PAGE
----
The Lovecraft Reread

The Normal(ish) Lovecraft: Wilfred Blanch Talman and H.P. Lovecraft’s “Two Black Bottles”

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Welcome back to the Lovecraft reread, in which two modern Mythos writers get girl cooties all over old Howard’s sandbox, from those who inspired him to those who were inspired in turn.

This week, we’re reading Wilfred Blanch Talman and H. P. Lovecraft’s “Two Black Bottles,” first published in the August 1927 issue of Weird Tales. Spoilers ahead.

The sun, now hanging like a red ball upon the crest of the mountain, was beginning to dip low, and there, some distance ahead of me, bathed in its bloody iridescence, stood the lonely church.

Summary

Following the death of a never-met uncle, narrator Hoffman travels to Daalbergen, a “dismal little village” in the Ramapo Mountains of New York. There grocer Mark Haines describes Johannes Vanderhoof’s last years.

Vanderhoof was pastor of the village church. Ten years ago he hired sexton Abel Foster, an uncanny old man whose servile bows at the church door repulsed worshippers. He tended the churchyard well, but muttered at the graves as if speaking to their inhabitants. Foster was particularly attentive to the grave of Guilliam Slott, the church’s first pastor in 1701.

Following Foster’s arrival, the Daalbergen iron mine petered out. The remaining villagers eked livings out of farming. The church offered little comfort, for Vanderhoof bewildered the people with sermons that described “regions of hideous, unseen spirits.” Vanderhoof, gigantic in physique but timid at heart, seemed forced to these topics by “some higher power that forced him to do its will.”

Eventually Vanderhoof preached that congregation down to zero. And apparently kept preaching, unaware that the pews were deserted. Only Abel Foster remained to take care of the old pastor—but his servility changed to “demoniac and ill-concealed hatred.” Villagers shrank from his bent form; though all believed Foster was somehow the cause of Daalbergen’s hard times and Vanderhoof’s spiritual decline, none dared reproach him.

One morning Foster came to town smiling, full of perverse delight at the sad news he carried. Vanderhoof had died, and Foster buried him beside Slott. Haines sent for Hoffman, hoping the nephew could illuminate his uncle’s mysteries. Hoffman doesn’t have any insight, but is curious enough to explore. Is there time before sunset for him to walk to the church? Horrified, Haines begs Hoffman not to approach Foster at night. Unwilling to yield to the “superstitions of ignorant country folk,” Hoffman immediately strides off churchwards. The “dingy, gray parsonage” hovers “like a wraith” over fetid swamp and a dismal tunnel of willows. In the shadow of the church steeple, a white cross marks a fresh mound. In some intangible way, his uncle’s grave strikes Hoffman as living.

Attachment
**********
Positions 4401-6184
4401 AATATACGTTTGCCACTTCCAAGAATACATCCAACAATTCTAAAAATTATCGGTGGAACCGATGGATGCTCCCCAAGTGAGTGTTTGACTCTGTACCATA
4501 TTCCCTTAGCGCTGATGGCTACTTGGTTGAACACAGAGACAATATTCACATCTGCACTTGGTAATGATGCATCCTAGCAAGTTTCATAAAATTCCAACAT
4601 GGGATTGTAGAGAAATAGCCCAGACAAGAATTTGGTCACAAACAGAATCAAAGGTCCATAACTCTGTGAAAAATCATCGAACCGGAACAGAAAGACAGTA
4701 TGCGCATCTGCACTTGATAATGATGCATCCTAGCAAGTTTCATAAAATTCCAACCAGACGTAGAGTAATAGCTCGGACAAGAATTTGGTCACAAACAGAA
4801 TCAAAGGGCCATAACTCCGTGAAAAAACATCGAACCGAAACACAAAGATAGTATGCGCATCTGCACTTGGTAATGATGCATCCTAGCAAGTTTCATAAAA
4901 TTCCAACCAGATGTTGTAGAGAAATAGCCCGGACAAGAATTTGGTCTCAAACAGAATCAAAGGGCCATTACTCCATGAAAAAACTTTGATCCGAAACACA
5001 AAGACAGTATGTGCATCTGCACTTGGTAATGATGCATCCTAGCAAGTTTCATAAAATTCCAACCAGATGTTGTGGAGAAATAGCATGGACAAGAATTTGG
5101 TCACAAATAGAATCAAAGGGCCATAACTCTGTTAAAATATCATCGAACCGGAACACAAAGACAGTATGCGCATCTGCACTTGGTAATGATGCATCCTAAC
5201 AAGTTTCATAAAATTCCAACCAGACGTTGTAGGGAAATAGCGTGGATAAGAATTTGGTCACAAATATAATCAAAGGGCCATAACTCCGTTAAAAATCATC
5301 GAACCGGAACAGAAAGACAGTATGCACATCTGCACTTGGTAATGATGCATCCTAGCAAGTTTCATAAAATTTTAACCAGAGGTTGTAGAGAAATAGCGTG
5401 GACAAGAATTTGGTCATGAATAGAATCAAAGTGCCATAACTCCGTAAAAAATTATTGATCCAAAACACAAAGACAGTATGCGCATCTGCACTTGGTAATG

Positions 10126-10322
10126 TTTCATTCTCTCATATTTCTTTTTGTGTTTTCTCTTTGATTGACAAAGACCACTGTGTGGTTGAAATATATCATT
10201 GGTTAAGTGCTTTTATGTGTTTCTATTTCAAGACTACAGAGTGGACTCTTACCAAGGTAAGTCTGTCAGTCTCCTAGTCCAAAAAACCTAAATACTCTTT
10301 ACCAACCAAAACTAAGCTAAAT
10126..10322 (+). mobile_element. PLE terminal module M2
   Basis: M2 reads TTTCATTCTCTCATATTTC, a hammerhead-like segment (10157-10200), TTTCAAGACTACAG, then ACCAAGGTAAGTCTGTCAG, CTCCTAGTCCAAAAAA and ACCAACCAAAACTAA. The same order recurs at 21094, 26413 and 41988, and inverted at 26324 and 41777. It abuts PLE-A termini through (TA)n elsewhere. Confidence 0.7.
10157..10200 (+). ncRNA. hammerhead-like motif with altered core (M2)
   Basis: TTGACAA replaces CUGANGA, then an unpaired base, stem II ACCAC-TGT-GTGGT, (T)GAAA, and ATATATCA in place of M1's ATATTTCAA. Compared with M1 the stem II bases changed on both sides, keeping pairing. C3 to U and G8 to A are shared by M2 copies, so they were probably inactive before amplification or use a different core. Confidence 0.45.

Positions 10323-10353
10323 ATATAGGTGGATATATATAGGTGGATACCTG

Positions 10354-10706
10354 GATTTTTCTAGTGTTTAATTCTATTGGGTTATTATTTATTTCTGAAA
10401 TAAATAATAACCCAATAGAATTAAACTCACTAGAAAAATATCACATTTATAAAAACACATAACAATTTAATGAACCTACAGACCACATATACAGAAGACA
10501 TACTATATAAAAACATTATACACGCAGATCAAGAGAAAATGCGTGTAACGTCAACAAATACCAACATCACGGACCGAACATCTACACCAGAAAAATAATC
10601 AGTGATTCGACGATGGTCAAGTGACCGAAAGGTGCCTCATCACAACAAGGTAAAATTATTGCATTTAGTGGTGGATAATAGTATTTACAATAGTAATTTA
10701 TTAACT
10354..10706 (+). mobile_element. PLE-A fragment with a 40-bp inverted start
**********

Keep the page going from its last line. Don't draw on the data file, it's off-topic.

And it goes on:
The parsonage is deserted. Twin glaring lights, along with the sound of drunken and obscene song, lead him to the church belfry. At the top of the stairs he finds himself in a dust-choked study full of ancient books and manuscripts, shelves of jars holding dead things—and Abel Foster, wrinkled and wild-eyed. Hoffman’s touch panics the sexton, who screams, “Go back—go back!” Once Hoffman identifies himself, Foster mumbles, “I thought ye was him. He’s been a-tryin’ to get out… sence I put him in there.”

Since Foster put Vanderhoof in his grave, that is. Every night the cross falls over, the earth loosens. Hoffman presses the terrified sexton into a chair. His nerves aren’t helped by looking out a window to see that his uncle’s cross has indeed tilted. Foster grows calmer, as if in resignation. He tells Hoffman these books and paraphernalia were originally Dominie Slott’s. Slott came from a Europe that burned black magicians, but once in Daalbergen he was careful not to get caught in his dark studies and curse-casting. Foster learned from Slott’s papers. He started casting his own curses. He bewitched weak-willed Vanderhoof into preaching strange sermons. Then, once the congregation deserted, he could do what he wanted with church and pastor!